Plastics are literally everywhere; they are even worse than paparazzi. From the minute you wake up, you start using plastic; from brushes to water bottles to aeroplane components to plastics at the workplace to plastic containers being used by your dentist, we are not over exaggerating when we say plastics are everywhere. But have you ever taken a step back and looked at the plastic cover lying on the corner of your room and wondered how it is made? We will be giving you a crash course in the chemistry of plastic in this article.
So gear up and get ready for your first high school lesson in years.
The chemistry of plastics is like a complex quadratic equation, but the primary details of plastics are quite easily understood by just about anyone. Plastics are essentially made of polymers; they are complex compounds linked together in a particular sequence. The reason why many types of plastics are called poly- so and so, is because of the polymer makeup of the plastic. Polymers are compounds made of carbon and hydrogen essentially; certain polymers also contain nitrogen, oxygen, sulphur, among other elements. The polymer bond is quite sturdy and can sustain a lot of reactions, thus making it difficult to be decayed by natural elements. The polymer makeup also makes plastics extremely easy to mold and cast, making it an easy product to alter according to the needs of the user. But the one major reason for plastic to be so popular is because of the strength that polymer makeup provides, thus giving plastics products that edge over other similar eco-friendly products.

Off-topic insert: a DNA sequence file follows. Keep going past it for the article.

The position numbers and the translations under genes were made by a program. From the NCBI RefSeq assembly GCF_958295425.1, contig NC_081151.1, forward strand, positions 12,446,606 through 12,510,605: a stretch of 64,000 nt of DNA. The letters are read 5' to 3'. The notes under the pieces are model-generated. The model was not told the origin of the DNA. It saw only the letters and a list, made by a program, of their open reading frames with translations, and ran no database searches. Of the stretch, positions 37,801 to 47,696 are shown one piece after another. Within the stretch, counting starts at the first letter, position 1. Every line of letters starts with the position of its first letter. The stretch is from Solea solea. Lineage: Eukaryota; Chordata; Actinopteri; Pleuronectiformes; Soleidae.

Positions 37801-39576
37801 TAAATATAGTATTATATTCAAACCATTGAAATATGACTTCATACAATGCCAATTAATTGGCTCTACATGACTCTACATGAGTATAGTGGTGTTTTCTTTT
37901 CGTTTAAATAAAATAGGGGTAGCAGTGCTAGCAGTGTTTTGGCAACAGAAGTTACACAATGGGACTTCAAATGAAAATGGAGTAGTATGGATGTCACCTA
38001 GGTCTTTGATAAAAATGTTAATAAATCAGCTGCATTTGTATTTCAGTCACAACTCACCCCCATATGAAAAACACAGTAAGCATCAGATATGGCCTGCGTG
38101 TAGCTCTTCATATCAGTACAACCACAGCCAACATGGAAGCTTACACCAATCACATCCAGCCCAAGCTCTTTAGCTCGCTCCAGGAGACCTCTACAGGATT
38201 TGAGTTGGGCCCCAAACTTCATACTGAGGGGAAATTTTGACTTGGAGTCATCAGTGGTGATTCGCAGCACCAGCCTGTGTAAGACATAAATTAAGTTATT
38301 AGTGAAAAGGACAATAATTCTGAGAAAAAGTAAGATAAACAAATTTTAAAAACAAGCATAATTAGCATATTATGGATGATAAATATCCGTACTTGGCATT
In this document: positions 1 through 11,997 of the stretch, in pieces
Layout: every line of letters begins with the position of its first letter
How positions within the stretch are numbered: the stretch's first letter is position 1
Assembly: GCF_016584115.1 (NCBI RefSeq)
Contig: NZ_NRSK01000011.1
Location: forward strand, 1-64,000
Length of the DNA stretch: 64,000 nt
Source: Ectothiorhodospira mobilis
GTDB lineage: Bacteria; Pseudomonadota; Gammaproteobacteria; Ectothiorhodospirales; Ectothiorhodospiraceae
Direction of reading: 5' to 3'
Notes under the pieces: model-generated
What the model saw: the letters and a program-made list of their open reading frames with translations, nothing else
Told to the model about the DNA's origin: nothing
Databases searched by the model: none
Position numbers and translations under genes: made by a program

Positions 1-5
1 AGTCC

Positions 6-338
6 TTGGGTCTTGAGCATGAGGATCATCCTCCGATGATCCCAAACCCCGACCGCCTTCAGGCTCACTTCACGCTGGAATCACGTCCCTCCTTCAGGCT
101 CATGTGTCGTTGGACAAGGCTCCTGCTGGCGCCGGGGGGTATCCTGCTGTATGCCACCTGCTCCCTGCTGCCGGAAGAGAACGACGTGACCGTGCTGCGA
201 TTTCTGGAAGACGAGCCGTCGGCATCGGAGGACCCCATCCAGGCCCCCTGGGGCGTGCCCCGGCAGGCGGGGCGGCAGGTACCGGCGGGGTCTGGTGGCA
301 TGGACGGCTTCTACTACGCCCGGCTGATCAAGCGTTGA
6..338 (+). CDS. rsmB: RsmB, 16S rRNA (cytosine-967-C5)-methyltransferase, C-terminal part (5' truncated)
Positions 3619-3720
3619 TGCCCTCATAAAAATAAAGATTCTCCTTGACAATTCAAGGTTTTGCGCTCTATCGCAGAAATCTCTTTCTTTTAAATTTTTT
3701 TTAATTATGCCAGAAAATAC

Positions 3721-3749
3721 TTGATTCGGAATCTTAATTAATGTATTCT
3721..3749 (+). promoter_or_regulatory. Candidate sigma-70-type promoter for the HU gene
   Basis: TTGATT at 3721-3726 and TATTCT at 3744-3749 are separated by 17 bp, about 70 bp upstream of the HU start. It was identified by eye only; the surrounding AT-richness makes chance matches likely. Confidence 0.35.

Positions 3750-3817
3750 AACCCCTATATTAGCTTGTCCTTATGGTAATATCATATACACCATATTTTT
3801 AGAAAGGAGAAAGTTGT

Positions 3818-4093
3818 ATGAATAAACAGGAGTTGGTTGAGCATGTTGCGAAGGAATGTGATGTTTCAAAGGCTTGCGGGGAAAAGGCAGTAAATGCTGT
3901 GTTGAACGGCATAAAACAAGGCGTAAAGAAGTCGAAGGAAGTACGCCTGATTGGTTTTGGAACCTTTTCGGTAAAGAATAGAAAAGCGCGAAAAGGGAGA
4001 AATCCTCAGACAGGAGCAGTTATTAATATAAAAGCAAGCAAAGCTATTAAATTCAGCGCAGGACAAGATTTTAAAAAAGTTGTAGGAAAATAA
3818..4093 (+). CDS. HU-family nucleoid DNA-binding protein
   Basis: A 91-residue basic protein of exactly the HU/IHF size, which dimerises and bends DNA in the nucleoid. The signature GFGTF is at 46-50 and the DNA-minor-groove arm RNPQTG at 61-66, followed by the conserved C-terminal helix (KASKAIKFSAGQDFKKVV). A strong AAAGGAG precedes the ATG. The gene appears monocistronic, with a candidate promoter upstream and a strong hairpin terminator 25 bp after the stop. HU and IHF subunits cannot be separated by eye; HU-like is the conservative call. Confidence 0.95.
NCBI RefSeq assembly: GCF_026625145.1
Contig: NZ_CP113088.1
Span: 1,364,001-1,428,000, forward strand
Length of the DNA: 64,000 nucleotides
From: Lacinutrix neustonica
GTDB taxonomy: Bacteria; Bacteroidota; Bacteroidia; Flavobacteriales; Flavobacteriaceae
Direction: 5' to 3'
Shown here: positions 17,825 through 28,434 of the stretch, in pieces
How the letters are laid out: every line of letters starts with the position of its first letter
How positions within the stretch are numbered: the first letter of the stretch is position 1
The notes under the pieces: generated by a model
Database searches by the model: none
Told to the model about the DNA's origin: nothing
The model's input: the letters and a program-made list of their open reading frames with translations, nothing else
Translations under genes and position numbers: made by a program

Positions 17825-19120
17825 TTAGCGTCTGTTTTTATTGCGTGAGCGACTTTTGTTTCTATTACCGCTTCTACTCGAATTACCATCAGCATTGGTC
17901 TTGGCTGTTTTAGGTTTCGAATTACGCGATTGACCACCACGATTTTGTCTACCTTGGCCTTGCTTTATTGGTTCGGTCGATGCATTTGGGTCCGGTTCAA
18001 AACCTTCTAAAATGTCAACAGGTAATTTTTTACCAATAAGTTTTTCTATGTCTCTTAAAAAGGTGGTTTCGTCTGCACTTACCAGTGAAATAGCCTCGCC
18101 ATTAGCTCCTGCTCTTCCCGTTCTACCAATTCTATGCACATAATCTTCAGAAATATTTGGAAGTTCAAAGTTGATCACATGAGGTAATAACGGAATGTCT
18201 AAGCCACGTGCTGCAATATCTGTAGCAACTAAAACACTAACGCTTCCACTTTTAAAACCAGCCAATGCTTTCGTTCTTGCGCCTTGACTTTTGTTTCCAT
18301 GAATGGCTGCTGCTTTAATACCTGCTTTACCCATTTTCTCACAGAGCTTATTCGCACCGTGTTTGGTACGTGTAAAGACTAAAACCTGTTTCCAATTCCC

In general how plastics are made is down to two important processes called polymerization and polycondensation. Firstly, you have to understand that plastics are made from distilled crude oil. Distilled crude oil has a number of fractions; the important fraction to focus on is naphtha. Naphtha is the fraction from which plastic is made using specific catalysts. In short, monomers such as ethylene and propylene are bonded together to form polymers. These polymers have specific characteristics and features. As mentioned above depending on the characteristic of the polymer, plastic can be used in a number of different processes.
Plastic sure sounds like a pain to break down, doesn’t it? So why not go for an eco-friendly alternative instead? We have gone ahead and picked our potential rival to plastic.
One of the biggest direct competitors of plastic is hemp, but hemp is banned in almost all countries due to the source of hemp being a well-known drug. But if hemp was to attain legalisation, then the markets for plastic will greatly decrease, and there is even controversy that states that legalisation of hemp is blocked by multinationals citing the possible impact of loss in revenue due to hemp.